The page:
Garry:  Yeah, he was a bushman. He lived off the land for 13 years before this happened. He just went crazier and crazier. But his bush skills to survive was amazing. Yeah. How he was able to go from that about 500 yards in chest deep snow in about 10 minutes and circle around us, that’s a superhuman ability on its own. I never followed Oros’ track through the woods with these guys that did said, “You wouldn’t believe how easily he moved around through the trees on the snowshoes.” It’s almost like walking through a parking lot on a dry day. And the aftermath, of course, we had to have a coroner’s inquest and there was a lot of interest, like what happened up there. Bude was so popular that nobody could believe that he was killed.

 That’s one of the things that I felt so safe about, that I was with him because of his abilities, Bude protecting my flank with the dog. I’m in no danger here at all. And we’re all armed and didn’t happen.

Yeardley:  That’s devastating. Garry, what happened in the investigation? Were they able to find out anything more about Oros.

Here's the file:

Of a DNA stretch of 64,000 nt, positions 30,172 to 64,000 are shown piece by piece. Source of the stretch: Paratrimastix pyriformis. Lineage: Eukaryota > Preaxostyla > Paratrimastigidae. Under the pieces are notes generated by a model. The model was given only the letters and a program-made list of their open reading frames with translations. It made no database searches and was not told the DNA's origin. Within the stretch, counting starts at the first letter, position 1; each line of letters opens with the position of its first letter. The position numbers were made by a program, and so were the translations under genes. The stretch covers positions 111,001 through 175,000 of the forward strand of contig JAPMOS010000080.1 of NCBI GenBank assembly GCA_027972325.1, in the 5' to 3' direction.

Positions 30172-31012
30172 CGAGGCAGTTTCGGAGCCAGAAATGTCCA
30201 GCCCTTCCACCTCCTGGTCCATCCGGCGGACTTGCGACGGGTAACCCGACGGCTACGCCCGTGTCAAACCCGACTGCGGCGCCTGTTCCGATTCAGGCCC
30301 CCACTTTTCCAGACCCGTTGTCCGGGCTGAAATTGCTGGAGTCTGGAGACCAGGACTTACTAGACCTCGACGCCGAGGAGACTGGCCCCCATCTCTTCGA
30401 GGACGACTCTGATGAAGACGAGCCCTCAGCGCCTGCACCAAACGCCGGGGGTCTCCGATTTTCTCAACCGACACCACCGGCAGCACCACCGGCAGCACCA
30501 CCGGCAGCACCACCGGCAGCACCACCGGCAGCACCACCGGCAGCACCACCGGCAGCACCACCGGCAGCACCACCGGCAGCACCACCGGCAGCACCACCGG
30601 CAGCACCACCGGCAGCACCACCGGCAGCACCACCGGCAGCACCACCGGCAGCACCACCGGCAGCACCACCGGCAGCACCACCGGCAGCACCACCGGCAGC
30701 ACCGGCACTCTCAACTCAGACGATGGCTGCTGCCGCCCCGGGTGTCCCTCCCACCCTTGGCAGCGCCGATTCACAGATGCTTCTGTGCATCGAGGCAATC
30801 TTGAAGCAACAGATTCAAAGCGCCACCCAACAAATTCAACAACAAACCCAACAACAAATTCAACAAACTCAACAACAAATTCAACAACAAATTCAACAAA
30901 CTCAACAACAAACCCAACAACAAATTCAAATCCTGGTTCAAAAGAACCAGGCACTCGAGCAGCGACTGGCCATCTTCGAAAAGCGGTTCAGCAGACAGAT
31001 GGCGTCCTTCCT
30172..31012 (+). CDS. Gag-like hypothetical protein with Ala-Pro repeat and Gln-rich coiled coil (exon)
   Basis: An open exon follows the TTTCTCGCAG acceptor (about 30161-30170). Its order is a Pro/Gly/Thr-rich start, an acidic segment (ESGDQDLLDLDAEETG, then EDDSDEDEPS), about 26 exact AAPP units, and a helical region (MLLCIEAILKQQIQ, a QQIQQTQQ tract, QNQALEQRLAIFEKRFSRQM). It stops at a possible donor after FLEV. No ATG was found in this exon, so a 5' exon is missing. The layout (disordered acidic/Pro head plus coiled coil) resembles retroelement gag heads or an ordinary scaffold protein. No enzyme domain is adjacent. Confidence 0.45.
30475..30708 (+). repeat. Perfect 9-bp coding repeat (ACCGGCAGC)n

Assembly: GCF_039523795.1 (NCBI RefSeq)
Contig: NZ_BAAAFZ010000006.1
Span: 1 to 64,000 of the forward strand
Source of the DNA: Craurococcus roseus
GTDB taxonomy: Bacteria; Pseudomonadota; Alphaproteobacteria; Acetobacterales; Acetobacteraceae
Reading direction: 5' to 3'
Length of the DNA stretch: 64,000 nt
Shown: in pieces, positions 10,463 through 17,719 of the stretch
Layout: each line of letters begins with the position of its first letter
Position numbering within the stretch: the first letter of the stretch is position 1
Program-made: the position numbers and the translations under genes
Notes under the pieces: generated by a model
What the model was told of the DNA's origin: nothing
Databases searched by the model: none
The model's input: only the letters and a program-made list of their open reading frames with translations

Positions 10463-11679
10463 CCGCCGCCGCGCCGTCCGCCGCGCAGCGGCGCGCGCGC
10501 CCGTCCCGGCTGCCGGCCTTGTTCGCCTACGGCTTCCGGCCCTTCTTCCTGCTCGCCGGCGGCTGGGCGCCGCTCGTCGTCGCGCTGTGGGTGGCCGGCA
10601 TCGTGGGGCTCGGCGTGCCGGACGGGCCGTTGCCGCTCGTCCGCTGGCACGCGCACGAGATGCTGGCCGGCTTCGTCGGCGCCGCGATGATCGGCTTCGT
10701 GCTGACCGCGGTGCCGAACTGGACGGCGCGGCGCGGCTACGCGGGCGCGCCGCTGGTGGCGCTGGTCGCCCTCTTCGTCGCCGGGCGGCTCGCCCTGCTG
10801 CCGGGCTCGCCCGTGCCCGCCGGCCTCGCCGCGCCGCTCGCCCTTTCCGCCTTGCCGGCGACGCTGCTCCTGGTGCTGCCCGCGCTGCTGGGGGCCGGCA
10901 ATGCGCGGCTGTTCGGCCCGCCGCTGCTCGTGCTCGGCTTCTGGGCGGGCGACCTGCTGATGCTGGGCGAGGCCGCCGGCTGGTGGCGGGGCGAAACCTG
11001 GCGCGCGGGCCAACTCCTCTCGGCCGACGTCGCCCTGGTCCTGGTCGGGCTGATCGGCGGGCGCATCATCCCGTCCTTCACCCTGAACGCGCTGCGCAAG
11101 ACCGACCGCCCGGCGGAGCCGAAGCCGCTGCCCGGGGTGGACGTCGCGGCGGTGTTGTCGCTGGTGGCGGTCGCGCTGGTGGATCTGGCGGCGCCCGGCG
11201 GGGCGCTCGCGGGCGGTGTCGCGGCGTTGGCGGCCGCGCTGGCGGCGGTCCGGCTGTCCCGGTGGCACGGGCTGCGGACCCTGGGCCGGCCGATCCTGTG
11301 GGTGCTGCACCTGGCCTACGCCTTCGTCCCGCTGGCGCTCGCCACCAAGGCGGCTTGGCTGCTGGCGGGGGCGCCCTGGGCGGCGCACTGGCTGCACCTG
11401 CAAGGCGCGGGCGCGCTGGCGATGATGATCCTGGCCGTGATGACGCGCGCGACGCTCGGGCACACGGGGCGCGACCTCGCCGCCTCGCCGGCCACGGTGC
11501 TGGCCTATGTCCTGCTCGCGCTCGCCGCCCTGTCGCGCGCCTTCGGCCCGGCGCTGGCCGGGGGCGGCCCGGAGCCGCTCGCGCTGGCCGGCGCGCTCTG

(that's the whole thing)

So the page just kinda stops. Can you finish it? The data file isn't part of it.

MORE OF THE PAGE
Garry:  The next year, once Oros was gone and out of the picture, there was a police team went into the Sheslay area to a place called Hutsigola Lake. Well, they knew that Gunther’s cabin was there. And we had pictures of Oros there with Gunther on the camera that Gunther had had and Oros had in his possession at the time of trial so we could put them together. But they were too afraid with Oros on the loose to actually go look for the body. It was too dangerous to go into any place with Oros on the loose. Everybody knew this was a total madman. So, what they did after Oros’ death, they thought, okay, what’s he going to do with the body? He’s probably going to dump it in the lake.